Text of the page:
How realistic is the Office for Budget Responsibility forecast for the UK economy?

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The Office for Budget Responsibility has delivered its forecast for the UK economy. In summary it tests three scenarios:

The optimistic scenario says we bounce straight back to where we were. This is what might be called the Bank of England view.

The central scenario is a midpoint, and they also offer a downside view.

How realistic are these? Look at the unemployment forecasts:

In the best case, unemployment does not go above the current increase in the universal credit claimant count that has now reached around 3 million people. That's ridiculously optimistic. Why the OIBR modeled it is hard to imagine, unless they wanted to make the Bao of England look silly. Don't rule it out.

In the central case - their main forecast - they suggest unemployment will reach 3.5 million. That's only half a million above the current UC claimant count and assumes all 2.5 plus million self-employed people have their businesses survive coronavirus and less than 25% of furloughed people lose their jobs. I know no one who thinks that likely.

In the worst-case unemployment is just a little worse, but not much.

In contrast, I think 6 million unemployed is much more likely, made up of one in three furloughed people plus 2 million self-employed people whose businesse3s will have failed plus existing unemployed people. I think that easily the most likely 2021 forecast. So I would suggest that the OBR unemployment forecast is wildly wrong.

They also fail to consider the risk of a second wave of coronavirus, and the likelihood of that is high, and plenty high enough for eminent scientists to warn of it. To not model that scenario appears negligent as a consequence.

In that case it is fair to conclude that the OBR forecasts already have little credibility.  But then let's look at their detailed government income and spending forecasts. This is income:

And this is the variance from the previous forecast in income:

Whilst this is spending:

What do these tables show? I suggest several things.

The first is that the unemployment forecasts do not suggest how bad the OBR thinks things will get: revenues are down more than unemployment would imply to be appropriate, meaning that that the OBR think that it is not just employment that will be down, but also the income of those employed.

Second, the Treasury thinks national insurance will recover quicker than income tax: are they implying that income from wealth is going to fall more than income from employment? It is not clear.

Third, corporation tax is hit proportionately the most: this is why the idea that businesses will invest more, implicit in the forecast and a key basis for recovery, is wrong.

Fourth, overall the loss of tax revenues contributes at least half of coming deficits. You can see why the OBR say £60 billion of tax rises are required to put this right: that's what their model says. They ignore the fact that every penny of tax rises will make the deficit worse when we are at less than full employment.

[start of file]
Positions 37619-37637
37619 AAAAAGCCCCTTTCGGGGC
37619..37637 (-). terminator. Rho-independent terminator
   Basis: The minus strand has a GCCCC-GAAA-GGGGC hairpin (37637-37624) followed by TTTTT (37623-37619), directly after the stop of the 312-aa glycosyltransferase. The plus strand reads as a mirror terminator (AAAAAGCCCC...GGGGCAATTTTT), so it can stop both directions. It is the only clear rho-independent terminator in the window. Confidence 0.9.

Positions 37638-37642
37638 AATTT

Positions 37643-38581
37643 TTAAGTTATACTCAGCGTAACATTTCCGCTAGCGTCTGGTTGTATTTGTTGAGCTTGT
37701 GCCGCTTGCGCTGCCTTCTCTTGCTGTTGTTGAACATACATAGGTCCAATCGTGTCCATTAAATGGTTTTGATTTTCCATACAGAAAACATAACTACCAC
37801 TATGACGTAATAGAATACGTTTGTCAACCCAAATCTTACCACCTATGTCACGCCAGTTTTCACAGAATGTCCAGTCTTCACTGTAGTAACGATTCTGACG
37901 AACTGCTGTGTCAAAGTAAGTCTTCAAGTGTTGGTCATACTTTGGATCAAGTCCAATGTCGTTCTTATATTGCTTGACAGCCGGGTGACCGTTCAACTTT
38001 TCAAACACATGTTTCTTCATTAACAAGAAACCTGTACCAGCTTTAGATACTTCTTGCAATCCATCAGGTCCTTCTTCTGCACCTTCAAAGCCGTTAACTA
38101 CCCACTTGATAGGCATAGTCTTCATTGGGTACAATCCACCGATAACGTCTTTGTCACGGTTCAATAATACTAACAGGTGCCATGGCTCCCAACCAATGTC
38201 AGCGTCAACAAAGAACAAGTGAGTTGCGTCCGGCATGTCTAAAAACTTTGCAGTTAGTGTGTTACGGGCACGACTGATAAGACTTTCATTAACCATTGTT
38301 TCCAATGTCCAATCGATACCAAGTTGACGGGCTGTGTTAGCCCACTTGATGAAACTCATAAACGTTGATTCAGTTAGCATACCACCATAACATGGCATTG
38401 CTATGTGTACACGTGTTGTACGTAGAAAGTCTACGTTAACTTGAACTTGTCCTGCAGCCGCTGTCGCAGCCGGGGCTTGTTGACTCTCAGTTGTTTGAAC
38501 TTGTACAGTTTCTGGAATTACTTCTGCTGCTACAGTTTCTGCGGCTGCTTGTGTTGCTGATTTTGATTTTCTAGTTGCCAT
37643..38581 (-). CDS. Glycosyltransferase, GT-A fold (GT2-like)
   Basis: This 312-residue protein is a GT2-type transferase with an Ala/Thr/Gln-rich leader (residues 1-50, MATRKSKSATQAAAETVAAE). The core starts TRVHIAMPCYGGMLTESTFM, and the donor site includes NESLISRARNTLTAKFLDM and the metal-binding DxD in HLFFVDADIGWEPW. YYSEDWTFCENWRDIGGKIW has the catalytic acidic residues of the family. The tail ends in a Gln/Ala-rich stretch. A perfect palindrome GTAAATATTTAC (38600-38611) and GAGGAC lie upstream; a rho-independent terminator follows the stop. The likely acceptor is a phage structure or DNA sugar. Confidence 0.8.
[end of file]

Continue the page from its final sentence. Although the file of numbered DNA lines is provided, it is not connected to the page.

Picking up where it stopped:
Then, fifth, turn to spends. Here the forecast is quite staggering. There is a saving in interest costs despite increasing deficits, as I have already noted. But then look at the rest. There are paltry increases in social security costs for millions more unemployed - meaning that their destitution is planned. In 2021 the forecast 2.2 million extra unemployed get £17.1 billion between them - if all benefit increases were to go them, which will not be true. That's £7,860 each. Imagine how that is going to work, if you will.

And, sixth, note that is the limit of additional spending. Nothing else changes.

Now, of course there is more to the forecast than these points: this is just a review. But the central issue is this one, which is that if the unemployment forecast is wrong and the spending forecasts look very wrong then what hope is there that this forecast has any credibility at all? I would suggest that there is very little.

My suggestion is that matters are going to be much worse than this forecast suggests likely. The Office for Budget Responsibility is notorious for being over-optimistic - its forecasts have almost invariably been so (I think without exception). On this occasion I think it wildly over-optimistic. And that helps no one at all.

The scale of the crisis we are facing is much bigger than the OBR, which is an agency of government after all, whatever is claimed for its independence, is willing to admit. And what we really need are plausible forecasts to see a way through this. I suspect that the crisis will have to really emerge before we get them. But that does not help anyone.